Jewish World Review Sept. 17, 2001 / 28 Elul, 5761
http://www.jewishworldreview.com -- NOW that everyone seems to agree that we are at war, it's important to make clear just what that war is about. It is not primarily about Israeli or Palestinian grievances. Some of the most dedicated fanatics-Osama bin Laden, for instance-rarely bother to focus on the Palestinian issue. Despite what our blinkered academic establishment thinks, the war is not about post-colonial resentments either. Colonialism is two or three generations past.
The rich nations have spent so heavily on the underdeveloped world that who-did-what-to-whom many decades ago cannot explain what is happening. No, this is a global cultural war, pitting a pan-Islamic movement of fundamentalist extremists against the modern world and its primary cultural engine, America, "the Great Satan." But that does not mean we are in a battle against Islam. The vast majority of Muslims want no part of terrorism, and many Muslim states are as nervous about extremism as we are. The problem is a religious subculture that cannot cope with openness, change, rules, democracy, secularism, and tolerance-and that wishes to destroy those who can.
For some in this culture, the Crusades have never ended. For others, like bin Laden, the dream is to restore the caliphate, the glorious age of Muslim domination that flourished after the death of Mohammed. Whether these extremists and their terrorists are living in the 12th century or the sixth, it follows that the traditional soft Western search for the "root causes" or "understanding the pain of poverty that leads to violence" has no role. The clear rational response to those who would kill thousands of people in a single attack is the same as the angry emotional response: No negotiation or placation is possible.
The mass murderers and their conspiracy must be rooted out and eliminated-not "brought to justice" in a series of leisurely trials at the Hague, but killed. We don't need to prove that bin Laden was directly responsible. This is war, not a courtroom proceeding. Terrorists are often recruited in one nation, trained in a second, and sent to a third. Proving who gave what order is hardly necessary. Everyone involved in the transnational conspiracy and its shifting networks will be targeted.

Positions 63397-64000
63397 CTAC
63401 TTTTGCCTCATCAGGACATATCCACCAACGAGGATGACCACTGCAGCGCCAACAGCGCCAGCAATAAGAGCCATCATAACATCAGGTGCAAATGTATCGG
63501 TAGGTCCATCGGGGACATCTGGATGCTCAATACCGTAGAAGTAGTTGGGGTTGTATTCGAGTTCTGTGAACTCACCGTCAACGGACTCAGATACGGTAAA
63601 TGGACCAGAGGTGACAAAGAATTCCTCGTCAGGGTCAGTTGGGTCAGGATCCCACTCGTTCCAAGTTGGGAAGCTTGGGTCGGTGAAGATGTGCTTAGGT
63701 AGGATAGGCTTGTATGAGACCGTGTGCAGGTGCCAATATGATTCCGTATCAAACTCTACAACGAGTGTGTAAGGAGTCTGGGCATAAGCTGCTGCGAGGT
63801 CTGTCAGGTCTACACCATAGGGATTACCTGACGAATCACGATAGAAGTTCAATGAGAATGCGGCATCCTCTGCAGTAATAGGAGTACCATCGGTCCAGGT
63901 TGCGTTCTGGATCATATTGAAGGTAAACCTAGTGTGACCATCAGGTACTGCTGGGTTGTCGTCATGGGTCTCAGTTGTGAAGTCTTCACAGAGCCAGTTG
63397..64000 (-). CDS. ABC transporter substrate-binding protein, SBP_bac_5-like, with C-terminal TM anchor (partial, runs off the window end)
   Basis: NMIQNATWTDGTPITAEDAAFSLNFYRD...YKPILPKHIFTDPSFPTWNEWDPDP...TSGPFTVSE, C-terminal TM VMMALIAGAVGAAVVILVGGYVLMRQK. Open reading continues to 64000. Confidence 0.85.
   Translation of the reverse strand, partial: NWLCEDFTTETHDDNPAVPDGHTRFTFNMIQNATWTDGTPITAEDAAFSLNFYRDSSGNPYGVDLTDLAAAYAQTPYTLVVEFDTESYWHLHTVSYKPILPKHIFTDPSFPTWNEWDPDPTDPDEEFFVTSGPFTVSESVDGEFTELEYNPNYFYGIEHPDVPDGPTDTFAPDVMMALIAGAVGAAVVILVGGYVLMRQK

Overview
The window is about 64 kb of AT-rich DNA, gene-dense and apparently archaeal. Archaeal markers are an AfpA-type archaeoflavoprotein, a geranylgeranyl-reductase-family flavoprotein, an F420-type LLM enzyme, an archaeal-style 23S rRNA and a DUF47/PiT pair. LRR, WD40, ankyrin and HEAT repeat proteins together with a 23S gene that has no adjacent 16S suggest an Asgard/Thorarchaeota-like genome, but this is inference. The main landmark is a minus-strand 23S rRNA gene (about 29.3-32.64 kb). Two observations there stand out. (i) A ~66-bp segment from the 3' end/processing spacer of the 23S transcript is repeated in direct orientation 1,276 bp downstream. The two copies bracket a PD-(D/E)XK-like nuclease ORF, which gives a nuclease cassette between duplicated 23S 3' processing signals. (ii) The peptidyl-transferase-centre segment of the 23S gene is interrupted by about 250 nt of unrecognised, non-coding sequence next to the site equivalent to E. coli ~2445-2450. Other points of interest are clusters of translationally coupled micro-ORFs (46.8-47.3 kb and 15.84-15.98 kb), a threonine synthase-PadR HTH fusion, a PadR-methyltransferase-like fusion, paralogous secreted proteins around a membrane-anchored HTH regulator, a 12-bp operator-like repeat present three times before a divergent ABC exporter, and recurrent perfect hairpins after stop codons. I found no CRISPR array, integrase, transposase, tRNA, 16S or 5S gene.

Sharpened focus. Give the terrorists credit for sharply focusing the minds of Americans in a single day. The nation yawned its way through a decade of attacks on U.S. troops, embassies, the USS Cole, and the World Trade Center in 1993. The assumption seemed to be that whatever happened on our shores would be minor and conducted by incompetents. The skill and scope of last week's attacks were as shocking as the results.
If the fanatics were able to kill so many Americans with just a few box cutters and knives, what could come when more sophisticated weaponry is used? What if the tools are biochemical or nuclear? Germs: Biological Weapons and America's Secret War, a new book by Judith Miller, Stephen Engelberg, and William Broad, reports that advances in biotechnology and germ warfare have left America unprepared for catastrophic attack. We will have to spend whatever it takes to prepare biodefenses.
Some restrictions on U.S. counterterrorism operations may be dropped. One is the rule that CIA agents cannot pose as journalists or clergy. There are good reasons for the rule, but the downside is that CIA agents are much less effective when they are clearly identifiable as spies. Another is the rule forbidding CIA agents from employing anyone suspected of human-rights violations. Former Sen. Sam Nunn said last week that we cannot expect our agents to deal only with Boy Scouts.
As yet we just don't know how much America must be reshaped to cope with a terrorist enemy that will stop at nothing. Surely, massive expenditures will be involved, plus a major loss of privacy. We will likely have to accept a degree of intrusion and surveillance long regarded as intolerable. To survive, an open society will have to become less open.
minor example: David Bonior, the Democratic congressman from
Michigan with a heavily Arab-American constituency, has led the fight
against racial profiling of Arabs and Arab-Americans at airports. Those of
Middle Eastern ancestry must not be demonized or treated unfairly. But
under current conditions, the "racial profiling" argument simply looks
quaint. To ask America to refrain from heightened scrutiny of Middle
Easterners at airports, aviation schools, and immigration checkpoints is
unrealistic. The peril to the nation is so great that changes of all kinds
will come, many of them painful. What has to be done will be